This Sunday, millions of people around the world will gather around their televisions and computer screens to watch the Super Bowl (whether it be the football, the commercials, or the halftime show), spend time with friends and family, and eat their weight in wings, dips and pizza.
We love the game and we’ll be watching, but just in case the game gets a little dull or you’re looking to put all of this Super Bowl craziness in perspective, we’ve rounded up some of our most fascinating Super Bowl-related stats to make you think:
The cost of one 30-second Super Bowl ad could immunize and protect more than 204,000 children against 7 killer diseases.
For every person watching the Super Bowl right now, there are 5 people in the world without access to clean water.
For every person watching the Super Bowl right now, there are 16 people lacking access to adequate sanitation.
The $7.5 billion that donors pledged this week to vaccinate the world’s poorest children will immunize twice as many children as there are people watching the Super Bowl.
The $14 billion spent on Super Bowl purchases this year is nearly triple what’s needed to achieve global malaria control and elimination targets by 2020.
The $14 billion spent on the Super Bowl this year could pay for 1.4 billion bed nets, enough to cover the bed net demand in Africa for 9+ years.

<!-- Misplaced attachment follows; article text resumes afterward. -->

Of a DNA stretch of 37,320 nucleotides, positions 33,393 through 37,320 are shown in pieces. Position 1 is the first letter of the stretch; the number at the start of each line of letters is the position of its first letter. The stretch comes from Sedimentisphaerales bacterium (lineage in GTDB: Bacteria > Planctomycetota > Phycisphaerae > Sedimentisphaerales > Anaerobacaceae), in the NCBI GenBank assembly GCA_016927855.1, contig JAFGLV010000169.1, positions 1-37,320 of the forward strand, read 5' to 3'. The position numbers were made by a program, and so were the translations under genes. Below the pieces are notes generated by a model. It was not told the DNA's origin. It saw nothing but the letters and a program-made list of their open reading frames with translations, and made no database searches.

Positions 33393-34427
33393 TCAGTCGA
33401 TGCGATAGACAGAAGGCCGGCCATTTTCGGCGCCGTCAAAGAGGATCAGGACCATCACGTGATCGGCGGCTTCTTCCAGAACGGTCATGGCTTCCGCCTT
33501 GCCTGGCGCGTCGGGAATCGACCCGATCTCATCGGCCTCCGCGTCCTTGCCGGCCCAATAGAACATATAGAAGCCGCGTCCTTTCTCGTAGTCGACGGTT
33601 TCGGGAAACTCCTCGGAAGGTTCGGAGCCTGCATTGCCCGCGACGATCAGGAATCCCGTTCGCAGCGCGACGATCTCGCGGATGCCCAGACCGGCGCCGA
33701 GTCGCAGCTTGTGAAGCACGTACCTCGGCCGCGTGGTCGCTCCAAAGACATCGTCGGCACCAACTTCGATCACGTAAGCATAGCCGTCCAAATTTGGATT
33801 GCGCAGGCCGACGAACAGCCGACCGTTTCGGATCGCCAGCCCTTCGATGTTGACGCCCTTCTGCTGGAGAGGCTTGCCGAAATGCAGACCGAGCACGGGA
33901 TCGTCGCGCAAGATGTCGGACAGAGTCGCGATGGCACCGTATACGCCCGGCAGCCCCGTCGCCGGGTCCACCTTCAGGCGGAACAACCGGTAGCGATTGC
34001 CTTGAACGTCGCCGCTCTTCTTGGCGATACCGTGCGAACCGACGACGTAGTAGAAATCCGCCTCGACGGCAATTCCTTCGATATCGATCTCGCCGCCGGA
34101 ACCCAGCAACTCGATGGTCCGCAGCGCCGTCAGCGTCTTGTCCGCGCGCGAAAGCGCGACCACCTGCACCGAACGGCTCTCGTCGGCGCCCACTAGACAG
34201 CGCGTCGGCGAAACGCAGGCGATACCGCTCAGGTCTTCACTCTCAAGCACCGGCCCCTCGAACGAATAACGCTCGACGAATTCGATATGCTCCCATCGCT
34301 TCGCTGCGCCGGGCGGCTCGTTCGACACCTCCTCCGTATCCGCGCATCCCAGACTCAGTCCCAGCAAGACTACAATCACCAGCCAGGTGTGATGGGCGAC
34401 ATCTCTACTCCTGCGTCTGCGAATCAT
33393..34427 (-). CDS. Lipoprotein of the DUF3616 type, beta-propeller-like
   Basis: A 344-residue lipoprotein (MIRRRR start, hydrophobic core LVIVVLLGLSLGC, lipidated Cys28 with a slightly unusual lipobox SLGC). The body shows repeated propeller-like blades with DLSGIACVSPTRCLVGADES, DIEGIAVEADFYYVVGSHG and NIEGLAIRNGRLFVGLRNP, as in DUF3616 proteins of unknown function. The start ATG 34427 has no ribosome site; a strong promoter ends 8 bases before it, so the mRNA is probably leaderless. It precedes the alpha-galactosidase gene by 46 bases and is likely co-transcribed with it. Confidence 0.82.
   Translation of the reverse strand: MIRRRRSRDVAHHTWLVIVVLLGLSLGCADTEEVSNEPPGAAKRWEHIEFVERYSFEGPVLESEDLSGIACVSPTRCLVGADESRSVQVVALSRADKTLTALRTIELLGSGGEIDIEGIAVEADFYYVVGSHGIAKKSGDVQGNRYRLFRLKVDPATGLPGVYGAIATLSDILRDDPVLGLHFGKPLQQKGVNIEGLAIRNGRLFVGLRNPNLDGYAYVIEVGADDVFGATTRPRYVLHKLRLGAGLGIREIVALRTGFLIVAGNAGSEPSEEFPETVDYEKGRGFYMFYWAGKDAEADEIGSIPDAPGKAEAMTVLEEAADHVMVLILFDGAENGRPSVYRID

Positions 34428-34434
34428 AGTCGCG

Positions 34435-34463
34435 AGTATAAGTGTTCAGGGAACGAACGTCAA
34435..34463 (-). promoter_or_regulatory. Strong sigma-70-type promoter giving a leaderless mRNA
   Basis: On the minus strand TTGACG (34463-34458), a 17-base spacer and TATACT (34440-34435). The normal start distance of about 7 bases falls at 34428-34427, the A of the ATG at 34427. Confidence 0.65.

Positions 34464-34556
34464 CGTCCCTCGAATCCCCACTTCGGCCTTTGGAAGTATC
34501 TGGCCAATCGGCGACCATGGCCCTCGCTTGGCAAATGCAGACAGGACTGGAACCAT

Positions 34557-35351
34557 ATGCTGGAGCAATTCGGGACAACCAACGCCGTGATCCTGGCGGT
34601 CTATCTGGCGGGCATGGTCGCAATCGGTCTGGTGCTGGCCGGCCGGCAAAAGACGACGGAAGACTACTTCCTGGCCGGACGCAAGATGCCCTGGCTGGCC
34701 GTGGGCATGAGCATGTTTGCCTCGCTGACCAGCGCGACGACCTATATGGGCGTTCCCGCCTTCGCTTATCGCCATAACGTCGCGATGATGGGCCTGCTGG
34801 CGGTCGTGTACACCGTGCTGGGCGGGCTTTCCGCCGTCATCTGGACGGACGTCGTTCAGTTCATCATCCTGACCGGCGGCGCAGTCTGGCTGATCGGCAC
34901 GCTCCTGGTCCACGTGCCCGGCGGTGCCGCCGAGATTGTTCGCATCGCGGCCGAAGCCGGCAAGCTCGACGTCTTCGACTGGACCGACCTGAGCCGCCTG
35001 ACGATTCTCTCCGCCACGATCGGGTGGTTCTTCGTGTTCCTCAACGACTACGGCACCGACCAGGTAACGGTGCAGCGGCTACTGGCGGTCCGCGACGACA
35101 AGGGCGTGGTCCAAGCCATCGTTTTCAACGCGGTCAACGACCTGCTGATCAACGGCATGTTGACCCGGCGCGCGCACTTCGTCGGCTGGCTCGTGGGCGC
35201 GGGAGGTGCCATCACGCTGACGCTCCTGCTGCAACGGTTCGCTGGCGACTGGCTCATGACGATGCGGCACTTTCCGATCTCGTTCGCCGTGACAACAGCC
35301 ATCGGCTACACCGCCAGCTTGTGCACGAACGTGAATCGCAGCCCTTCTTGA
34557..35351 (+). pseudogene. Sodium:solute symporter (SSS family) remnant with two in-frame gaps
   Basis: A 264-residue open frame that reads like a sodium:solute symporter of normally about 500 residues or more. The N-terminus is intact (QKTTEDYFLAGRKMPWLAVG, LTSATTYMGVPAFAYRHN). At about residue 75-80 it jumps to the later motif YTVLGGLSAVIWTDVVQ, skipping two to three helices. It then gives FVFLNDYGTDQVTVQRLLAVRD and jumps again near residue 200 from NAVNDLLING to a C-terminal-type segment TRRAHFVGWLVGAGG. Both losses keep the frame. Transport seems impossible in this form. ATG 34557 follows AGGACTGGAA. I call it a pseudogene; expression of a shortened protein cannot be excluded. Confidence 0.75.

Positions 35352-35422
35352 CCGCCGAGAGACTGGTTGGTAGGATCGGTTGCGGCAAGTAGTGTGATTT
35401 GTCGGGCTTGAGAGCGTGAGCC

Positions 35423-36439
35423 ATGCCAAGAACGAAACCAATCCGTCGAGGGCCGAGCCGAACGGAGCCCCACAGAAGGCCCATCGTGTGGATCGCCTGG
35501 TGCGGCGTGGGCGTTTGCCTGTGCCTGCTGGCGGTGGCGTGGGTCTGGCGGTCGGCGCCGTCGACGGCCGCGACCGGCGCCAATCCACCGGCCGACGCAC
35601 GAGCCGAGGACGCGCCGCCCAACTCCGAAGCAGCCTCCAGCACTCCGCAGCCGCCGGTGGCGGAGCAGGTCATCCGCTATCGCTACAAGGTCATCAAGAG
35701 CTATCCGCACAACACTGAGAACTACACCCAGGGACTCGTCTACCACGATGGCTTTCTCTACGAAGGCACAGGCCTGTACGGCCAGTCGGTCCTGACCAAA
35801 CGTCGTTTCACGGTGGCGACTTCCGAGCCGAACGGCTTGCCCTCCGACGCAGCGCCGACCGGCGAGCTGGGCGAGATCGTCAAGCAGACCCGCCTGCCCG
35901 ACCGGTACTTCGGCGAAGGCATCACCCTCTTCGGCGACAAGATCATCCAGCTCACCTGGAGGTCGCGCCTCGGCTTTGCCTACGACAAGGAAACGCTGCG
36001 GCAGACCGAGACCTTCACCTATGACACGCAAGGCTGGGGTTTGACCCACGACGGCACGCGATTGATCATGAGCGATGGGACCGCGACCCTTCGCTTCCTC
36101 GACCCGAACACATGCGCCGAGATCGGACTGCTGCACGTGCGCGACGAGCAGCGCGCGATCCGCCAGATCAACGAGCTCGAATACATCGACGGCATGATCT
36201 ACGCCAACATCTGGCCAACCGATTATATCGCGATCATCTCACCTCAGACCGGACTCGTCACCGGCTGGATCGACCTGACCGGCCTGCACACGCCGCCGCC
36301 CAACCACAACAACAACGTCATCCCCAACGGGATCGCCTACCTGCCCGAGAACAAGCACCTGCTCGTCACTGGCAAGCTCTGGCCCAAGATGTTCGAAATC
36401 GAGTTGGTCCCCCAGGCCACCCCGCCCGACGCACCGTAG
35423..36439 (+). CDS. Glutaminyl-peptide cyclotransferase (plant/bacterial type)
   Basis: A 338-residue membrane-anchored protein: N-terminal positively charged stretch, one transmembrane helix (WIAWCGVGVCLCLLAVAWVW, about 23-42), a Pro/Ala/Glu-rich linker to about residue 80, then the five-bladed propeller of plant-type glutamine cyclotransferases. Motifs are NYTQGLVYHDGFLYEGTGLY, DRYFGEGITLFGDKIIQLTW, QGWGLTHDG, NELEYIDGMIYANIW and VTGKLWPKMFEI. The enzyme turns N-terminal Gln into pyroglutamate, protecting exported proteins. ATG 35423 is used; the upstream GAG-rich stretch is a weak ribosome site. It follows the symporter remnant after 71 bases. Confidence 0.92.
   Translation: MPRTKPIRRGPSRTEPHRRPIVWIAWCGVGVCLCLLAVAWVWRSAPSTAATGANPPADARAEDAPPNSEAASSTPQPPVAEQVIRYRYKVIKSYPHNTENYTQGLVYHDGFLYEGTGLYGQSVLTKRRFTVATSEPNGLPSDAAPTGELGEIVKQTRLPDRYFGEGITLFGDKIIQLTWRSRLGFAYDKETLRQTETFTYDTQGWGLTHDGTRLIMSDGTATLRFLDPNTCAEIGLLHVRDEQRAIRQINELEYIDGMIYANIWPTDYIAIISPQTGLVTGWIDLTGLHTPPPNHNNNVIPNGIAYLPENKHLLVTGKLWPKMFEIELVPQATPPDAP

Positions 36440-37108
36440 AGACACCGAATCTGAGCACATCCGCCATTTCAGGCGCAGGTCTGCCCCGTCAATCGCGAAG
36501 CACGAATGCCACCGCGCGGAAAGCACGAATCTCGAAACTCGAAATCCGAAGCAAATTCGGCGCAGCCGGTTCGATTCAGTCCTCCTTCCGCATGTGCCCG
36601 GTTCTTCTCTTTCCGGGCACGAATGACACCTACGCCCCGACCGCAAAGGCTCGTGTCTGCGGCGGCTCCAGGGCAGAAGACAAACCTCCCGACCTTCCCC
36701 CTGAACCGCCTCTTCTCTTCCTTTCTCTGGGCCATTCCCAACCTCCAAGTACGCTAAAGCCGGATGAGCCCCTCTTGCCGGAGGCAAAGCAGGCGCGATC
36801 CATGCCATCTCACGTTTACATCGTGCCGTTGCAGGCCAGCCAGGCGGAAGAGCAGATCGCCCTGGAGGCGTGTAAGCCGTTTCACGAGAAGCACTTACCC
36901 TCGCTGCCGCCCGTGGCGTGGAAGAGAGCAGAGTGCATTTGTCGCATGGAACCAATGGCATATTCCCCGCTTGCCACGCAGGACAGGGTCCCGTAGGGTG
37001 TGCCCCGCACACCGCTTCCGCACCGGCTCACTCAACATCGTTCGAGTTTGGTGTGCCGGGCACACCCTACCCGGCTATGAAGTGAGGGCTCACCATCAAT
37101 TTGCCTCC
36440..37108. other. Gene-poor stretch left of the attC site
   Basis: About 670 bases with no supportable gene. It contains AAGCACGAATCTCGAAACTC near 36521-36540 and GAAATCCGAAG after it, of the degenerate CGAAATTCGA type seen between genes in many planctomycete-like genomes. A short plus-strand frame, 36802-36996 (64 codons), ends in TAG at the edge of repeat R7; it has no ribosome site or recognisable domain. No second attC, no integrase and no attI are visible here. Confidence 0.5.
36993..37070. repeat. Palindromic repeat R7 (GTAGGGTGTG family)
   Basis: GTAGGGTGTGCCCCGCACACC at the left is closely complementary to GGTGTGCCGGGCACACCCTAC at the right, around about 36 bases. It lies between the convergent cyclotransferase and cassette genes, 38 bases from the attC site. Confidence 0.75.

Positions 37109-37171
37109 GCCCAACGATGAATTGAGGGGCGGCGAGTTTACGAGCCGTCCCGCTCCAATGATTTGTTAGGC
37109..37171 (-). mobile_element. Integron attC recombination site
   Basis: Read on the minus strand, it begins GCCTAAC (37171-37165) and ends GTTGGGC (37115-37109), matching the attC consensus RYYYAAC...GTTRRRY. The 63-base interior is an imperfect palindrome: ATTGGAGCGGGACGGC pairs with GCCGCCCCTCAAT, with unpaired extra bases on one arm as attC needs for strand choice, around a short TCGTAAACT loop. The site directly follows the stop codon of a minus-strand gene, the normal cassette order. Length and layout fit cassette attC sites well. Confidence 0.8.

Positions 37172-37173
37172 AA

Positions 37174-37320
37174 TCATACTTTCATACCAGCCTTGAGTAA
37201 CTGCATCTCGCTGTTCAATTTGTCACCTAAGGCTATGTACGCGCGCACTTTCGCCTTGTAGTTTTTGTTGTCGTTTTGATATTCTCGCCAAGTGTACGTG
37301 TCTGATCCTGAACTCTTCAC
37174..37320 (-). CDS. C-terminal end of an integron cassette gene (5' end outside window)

By 2030, 27.3 million teachers will be needed to achieve universal primary education. That’s over 4 times the number of US workers who will show up late to work on Monday or not at all.
The $400 million added to the local economy because of the Super Bowl would be enough to enroll the DRC’s 1.3 million out-of-school children and adolescents for almost 4 years.
The money added to the local economy because of the Super Bowl could provide an education for every Syrian refugee child for 2.5 years.
The money spent on a 30-second Super Bowl ad could pay for schooling for 53,000 out-of-school kids in the Democratic Republic of Congo.
Women make up 46% of the Super Bowl viewing audience but only 22% of parliamentarians globally.
In the span of a 30-second Super Bowl ad, developing countries lose nearly $1 million to corruption & shady deals.
The $1 trillion that developing countries lose annually to corruption & shady deals could buy every ticket to all regular season #NFL games FOR THE NEXT 500 SEASONS.
The $1 trillion that developing countries lose each year to corruption & shady deals could buy ALL #Seahawks home game tickets for the next 14,000 seasons.
The $1 trillion that developing countries lose annually to corruption & shady deals could pay the salaries of all 32 #NFL teams for the next 240 seasons.
Agriculture / Inclusive Growth:
180,000: the number of clean cookstoves that can be purchased for the cost of one 30-second Super Bowl ad.
14 times as much will be spent on this year’s Super Bowl than donors spend per year on basic nutrition to countries in need.
The energy consumed by TVs watching the Super Bowl could provide 40,000 African households access to electricity for an entire year.